Augmented Reality – from Ice Cream to the Production Line

Petr Stejskal Aimtec
20. 5. 2019 | 5 minutes reading

According to a study by the University of Washington, a full 65% of children have one or more imaginary friends. But that’s nothing compared to all the people out there chasing imaginary animals down real streets, or waiting with some help from their phone to give their ice cream just the right consistency. Augmented Reality (AR) is no longer just a figment of our imagination. And although it’s still currently most often used by game makers and advertisers, it’s now time to stop playing around and teach AR to work. Because we’re entering the age of imaginary co-workers who are constantly there to provide advice and aid while never complaining about anyone… including us.

The first words in the story of augmented reality were written in the late 1960s, but only today has reality enriched with computer-created elements become prominent. Just like with other technological inventions, the world had to wait for the arrival of affordable technologies that could support the original concept. Today, ordinary smartphones and tablets are ready to handle augmented reality.

The USA and China Lead the Way in the Implementation

According to research performed by Capgemini in 2018 among over 700 companies, more than half of the companies out there will be working to implement augmented reality during the next three years. In automotive, some say that it should become an absolute standard. The worldwide leaders in AR implementation are the USA, followed by China, France and Germany.


Capgemini research

Boeing has made use of augmented reality in aircraft cabling assembly and, by providing instructions and blueprints to its technicians in AR, it has shortened manufacturing time by 25%, increased productivity by 40% and cut down on errors. Similar benefits can be achieved in other fields of industry as well. In automotive and in manufacturing overall, AR can help to increase efficiency and productivity and save significant time. Where? For example during quality control and at assembly centres.

Assembly Using Augmented Reality

During assembly, augmented reality can make operators’ jobs easier and save time that would otherwise be wasted on reworking. AR makes it possible to show instructions step by step – and to inform operators of mistakes in real time as well. In the Czech Republic, this approach is being used by Škoda Auto, who use video mapping to aid the process of packing pallets destined for export. Throughout every step, the projection shows an image of the required part and its placement on the pallet, and it highlights any misplaced parts in red.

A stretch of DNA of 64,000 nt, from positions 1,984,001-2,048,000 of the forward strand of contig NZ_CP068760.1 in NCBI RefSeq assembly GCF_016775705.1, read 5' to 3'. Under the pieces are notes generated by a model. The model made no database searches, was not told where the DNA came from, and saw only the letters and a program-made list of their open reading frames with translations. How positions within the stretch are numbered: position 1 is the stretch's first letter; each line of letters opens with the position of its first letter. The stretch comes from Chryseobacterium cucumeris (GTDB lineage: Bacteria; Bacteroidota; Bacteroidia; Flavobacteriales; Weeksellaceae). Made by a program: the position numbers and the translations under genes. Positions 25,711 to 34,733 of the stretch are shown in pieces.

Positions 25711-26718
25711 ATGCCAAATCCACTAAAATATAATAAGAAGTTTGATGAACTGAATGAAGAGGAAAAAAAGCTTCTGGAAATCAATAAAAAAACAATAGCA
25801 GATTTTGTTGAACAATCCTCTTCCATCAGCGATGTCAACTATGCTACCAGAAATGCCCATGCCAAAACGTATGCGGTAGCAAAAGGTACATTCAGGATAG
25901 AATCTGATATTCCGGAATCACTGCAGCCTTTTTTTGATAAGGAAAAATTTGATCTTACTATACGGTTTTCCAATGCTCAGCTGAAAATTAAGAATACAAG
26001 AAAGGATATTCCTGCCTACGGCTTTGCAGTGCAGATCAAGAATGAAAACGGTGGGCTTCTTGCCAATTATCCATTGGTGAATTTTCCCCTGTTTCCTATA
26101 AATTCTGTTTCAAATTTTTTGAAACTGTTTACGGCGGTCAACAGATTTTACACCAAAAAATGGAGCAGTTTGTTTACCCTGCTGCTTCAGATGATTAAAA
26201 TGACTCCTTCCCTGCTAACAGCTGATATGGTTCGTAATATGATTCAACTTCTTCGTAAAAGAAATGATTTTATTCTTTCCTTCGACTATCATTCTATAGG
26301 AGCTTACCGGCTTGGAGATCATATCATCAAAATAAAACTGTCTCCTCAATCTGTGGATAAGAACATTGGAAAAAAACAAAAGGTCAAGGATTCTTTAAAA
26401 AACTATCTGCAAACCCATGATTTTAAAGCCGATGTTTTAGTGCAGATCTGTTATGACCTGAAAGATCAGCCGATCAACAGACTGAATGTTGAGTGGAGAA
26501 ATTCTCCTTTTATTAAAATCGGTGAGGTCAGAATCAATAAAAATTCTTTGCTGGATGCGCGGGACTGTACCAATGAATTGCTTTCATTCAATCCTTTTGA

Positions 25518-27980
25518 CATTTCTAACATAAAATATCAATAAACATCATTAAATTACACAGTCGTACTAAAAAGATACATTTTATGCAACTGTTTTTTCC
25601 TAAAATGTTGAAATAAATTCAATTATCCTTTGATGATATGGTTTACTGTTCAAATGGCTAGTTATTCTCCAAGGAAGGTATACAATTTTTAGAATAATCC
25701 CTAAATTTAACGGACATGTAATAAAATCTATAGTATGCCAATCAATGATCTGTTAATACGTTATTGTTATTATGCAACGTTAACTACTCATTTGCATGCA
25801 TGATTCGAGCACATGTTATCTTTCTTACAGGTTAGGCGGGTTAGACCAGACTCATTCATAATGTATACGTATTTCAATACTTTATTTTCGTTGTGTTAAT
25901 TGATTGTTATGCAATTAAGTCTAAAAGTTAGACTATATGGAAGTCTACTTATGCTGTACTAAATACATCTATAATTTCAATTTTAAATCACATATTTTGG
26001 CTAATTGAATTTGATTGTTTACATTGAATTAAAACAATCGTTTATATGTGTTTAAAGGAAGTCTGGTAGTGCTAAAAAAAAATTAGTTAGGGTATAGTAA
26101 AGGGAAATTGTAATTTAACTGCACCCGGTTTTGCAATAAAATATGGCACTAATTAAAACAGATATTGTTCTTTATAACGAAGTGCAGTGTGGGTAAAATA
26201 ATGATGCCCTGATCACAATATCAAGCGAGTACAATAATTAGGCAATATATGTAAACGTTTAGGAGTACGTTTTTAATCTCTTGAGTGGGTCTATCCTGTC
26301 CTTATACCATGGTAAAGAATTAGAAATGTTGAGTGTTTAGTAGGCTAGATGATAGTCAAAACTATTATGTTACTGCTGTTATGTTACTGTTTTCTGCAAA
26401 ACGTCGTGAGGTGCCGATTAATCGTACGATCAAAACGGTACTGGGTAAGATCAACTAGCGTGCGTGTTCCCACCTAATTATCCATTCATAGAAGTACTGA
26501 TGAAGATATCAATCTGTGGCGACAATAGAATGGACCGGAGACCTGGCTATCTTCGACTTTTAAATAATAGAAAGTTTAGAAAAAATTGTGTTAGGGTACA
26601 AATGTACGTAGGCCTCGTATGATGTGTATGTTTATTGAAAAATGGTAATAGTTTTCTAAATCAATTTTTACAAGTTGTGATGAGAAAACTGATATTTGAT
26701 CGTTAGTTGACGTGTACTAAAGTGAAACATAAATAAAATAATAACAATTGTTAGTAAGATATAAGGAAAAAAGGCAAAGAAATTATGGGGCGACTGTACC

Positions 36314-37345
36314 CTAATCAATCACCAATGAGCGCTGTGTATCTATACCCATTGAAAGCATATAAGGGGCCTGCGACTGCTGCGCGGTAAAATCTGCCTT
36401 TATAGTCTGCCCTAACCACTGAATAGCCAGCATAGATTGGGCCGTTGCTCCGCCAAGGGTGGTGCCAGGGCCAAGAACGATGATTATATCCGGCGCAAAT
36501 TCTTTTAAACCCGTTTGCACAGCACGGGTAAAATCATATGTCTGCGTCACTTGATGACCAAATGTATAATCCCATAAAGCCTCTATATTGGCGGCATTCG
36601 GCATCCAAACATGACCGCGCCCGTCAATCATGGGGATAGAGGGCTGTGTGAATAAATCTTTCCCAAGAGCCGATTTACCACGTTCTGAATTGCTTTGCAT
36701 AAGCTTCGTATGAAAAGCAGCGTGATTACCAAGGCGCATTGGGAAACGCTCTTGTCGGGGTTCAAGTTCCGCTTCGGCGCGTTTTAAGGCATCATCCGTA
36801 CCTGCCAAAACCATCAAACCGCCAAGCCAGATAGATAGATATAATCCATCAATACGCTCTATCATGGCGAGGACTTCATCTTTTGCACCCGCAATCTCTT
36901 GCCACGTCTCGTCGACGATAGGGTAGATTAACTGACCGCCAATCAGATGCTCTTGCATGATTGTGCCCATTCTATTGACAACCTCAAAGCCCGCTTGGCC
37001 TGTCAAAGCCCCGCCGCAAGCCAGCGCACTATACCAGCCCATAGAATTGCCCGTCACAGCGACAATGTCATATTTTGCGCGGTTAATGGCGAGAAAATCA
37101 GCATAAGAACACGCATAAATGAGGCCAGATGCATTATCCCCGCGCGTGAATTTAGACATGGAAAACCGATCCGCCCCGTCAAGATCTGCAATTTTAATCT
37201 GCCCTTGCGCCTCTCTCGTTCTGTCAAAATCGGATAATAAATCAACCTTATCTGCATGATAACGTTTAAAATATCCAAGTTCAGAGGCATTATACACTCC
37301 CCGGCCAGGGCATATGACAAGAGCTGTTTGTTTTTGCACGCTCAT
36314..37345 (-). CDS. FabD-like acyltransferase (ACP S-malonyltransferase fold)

A multitude of similar cases can be found throughout the industry. We are ourselves engaged in augmented reality at present, and we see primarily the following benefits for its deployment at assembly centres:

  • faster manufacturing times,
  • fewer errors,
  • better final product quality,
  • step-by-step displaying of instructions,
  • faster worker onboarding.

Quality Control in Augmented Reality

The best manufacturing products for putting AR to work here are those that are standardised in their shape, dimensions and other parameters, while also having a number of variants. In some products, the differences among individual configurations are furthermore indistinguishable to the human eye, and this is a space for the application of technologies that can uncover even tiny differences.

Kontrola kvality v rozšířené realitě
Quality control in augmented reality

We can cite as a practical example the pilot project that Aimtec has implemented for a major supplier of door panels for passenger automobiles. Our goal was to provide them with a tool that would make it possible to assess situations quickly, simply and in the same way every time. Augmented reality automatically informs them of any deviations from the required state and enables them to not only detect these deviations but also comprehensively register them for traceability. It thus replaces a long checklist that inspectors must otherwise run through for every part.

AR’s benefits for quality control:

  • processes become digitalised and automated,
  • traceability data is recorded automatically,
  • errors are reduced.

So – Does it Pay to Invest in AR?

More and more often, it does. Even though the use of augmented reality is still in its beginnings, we see a large future for it. Today’s technologies already enable satisfactory results using even widely available hardware, with software playing the key role. A specialised team of developers is engaged in future development within our AimtecLab R&D platform. Our implementations make use of both the latest technologies from market leaders and time-tested, still-unchallenged standards. Aimtec’s main advantage here lies in its ability to successfully integrate all of these technologies into a single functional unit and thus harness an information system’s true potential. In our labs, we are testing and preparing for the industrial deployment of e.g. video mapping systems, special hand scanners and advanced software AR tools such as Vuforia.

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